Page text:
What is an Implant Supported Bridge

What is an Implant Supported Bridge?
Losing one tooth can very easily lead to damage to adjacent teeth and gums, and this is what led to the innovation of the dental bridge. A dental bridge fills in the space of missing teeth with aesthetic and durable replacement teeth that are adhered to healthy tooth structure on either side. Using an implant to support the structure of the bridge provides huge benefits for your teeth, jaw, gums, and your smile. It also provides flexibility, the anchor can be placed anywhere in your mouth, which is helpful for crowns at the end of a row. Speak with a dentist today to discuss implant supported crowns, your dental health, and what options are best for your situation. If you are missing multiple teeth in a single row, than an implant supported bridge may be the perfect solution to your dental dilemma.

What is an Implant Supported Bridge?
A dental implant is a support structure wherein a strong dental anchor is placed into your jaw, and a replacement tooth is affixed to that anchor. It creates a complete replacement tooth. The binding inside the jawbone and gums stimulates activity in the osteoplasts, the cells in your bones. This stimuli leads to growth of the bone and gums around the implant, and strengthens your whole mouth. The implant can be supported with the use of multiple anchors, or a combination of implants and healthy tooth structure. The options are varied and flexible, and the benefits are numerous. You regain confidence in your smile, you gain ownership over your diet again, and you continue to strengthen your jaw for positive dental health; it’s all wins.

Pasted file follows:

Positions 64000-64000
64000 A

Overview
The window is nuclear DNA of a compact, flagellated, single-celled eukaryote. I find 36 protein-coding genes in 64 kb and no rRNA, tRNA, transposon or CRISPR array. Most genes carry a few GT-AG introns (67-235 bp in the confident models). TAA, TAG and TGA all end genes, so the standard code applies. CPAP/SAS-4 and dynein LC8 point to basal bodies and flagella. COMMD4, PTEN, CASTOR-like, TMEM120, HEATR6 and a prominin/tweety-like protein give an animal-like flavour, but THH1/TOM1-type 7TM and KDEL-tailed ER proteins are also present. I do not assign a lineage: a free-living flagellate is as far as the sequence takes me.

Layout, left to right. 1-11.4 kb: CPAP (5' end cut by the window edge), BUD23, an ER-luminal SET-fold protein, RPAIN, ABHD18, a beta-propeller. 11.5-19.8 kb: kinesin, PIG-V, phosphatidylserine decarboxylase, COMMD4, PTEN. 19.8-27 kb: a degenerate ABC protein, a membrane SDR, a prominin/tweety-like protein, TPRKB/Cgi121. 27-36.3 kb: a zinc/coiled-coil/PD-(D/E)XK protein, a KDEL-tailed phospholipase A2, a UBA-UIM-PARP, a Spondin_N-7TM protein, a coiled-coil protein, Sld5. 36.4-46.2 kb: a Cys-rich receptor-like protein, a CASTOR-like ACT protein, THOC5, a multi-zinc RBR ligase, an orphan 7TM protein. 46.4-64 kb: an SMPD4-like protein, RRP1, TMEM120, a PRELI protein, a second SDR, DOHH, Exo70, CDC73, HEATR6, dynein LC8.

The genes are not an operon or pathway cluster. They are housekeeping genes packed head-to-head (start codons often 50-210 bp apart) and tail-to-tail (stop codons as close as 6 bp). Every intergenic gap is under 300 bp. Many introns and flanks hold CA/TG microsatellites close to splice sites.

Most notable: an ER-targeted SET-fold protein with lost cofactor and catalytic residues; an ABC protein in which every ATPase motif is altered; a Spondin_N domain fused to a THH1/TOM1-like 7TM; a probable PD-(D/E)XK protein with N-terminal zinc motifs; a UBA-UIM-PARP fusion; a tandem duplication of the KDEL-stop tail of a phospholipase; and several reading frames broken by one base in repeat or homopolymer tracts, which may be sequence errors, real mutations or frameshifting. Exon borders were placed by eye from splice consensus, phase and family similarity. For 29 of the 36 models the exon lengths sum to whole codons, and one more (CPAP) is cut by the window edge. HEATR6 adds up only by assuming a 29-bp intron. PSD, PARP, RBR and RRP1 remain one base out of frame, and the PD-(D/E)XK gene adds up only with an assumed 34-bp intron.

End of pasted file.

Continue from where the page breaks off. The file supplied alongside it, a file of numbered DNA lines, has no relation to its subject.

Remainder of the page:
What do you need for an implant supported bridge?
First, seek a comprehensive examination. You should take recent x rays and schedule a consultation. Your dentist or specialist will advise you on whether your gum and jawbones are qualified for the implant procedure. Be transparent and upfront with an previous history of infection or tooth loss. The whole health history of your teeth and gums is important to consider for the process. That being said, dental implants are very common and occur every day. If your dentist decides there is a lack of healthy jaw tissue for implantation, you may also consider bone grafting to strengthen and invigorate the support structures in your jaw.

Comparing Implant Bridges with Traditional Bridges

Traditional Bridges require less time. The bridges can be affixed much quicker after they are fabricated and fitted to your mouth. They can be made from the same high quality materials, but they only cover the gums, they do not strengthen and support them like an implant.

Implant supported bridges require a recovery time. After the implant anchor is inserted, it can take a couple of months for the jaw and gums to heal and accept the implant. Once osseointegration is complete, the jaw is stronger than before though, and the implants can be attached in a short procedure in the office.